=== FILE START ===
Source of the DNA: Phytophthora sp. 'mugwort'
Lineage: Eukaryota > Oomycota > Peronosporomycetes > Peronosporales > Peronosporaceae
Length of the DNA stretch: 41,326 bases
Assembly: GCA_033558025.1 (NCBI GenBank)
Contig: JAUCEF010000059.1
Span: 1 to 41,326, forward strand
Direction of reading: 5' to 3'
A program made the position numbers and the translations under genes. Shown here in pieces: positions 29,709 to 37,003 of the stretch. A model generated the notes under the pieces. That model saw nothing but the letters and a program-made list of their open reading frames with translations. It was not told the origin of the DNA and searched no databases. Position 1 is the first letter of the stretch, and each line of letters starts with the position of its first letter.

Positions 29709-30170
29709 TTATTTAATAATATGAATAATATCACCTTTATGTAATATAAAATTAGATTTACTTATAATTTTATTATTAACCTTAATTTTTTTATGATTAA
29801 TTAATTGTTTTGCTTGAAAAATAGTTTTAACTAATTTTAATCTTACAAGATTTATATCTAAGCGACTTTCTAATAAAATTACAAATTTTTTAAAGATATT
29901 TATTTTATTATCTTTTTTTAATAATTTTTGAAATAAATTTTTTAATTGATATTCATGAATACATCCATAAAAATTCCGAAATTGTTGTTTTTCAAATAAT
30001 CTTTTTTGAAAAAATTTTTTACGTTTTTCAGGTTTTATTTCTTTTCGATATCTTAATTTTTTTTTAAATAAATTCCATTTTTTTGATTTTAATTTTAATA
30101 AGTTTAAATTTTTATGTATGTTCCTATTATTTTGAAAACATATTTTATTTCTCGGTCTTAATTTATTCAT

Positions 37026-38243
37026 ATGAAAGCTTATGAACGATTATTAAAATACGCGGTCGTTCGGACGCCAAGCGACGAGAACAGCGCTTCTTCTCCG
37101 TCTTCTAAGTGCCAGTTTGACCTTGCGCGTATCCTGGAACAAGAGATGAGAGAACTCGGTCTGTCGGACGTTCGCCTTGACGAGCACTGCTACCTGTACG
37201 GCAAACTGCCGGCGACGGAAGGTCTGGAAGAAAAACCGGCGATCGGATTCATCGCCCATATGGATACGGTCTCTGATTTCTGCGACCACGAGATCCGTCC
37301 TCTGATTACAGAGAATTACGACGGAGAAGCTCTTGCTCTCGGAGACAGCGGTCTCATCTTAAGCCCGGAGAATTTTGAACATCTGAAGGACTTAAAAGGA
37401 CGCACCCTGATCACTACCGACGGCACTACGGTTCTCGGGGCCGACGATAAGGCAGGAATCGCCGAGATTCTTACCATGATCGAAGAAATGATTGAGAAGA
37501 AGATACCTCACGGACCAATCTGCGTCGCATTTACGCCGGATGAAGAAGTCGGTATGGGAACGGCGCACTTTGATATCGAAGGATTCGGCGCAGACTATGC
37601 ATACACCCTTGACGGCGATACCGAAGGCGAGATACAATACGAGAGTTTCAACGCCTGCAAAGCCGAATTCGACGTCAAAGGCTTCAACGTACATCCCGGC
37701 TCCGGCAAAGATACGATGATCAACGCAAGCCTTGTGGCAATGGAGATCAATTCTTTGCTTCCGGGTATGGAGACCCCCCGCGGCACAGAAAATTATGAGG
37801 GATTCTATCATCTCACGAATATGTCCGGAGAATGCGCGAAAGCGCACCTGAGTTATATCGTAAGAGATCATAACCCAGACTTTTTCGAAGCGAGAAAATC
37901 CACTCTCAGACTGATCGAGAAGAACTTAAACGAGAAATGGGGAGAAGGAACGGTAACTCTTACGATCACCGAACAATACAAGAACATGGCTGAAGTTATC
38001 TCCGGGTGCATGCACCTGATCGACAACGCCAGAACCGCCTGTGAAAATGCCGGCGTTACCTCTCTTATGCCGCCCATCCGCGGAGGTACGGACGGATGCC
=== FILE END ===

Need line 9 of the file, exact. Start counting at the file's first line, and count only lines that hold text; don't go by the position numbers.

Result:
Positions 29709-30170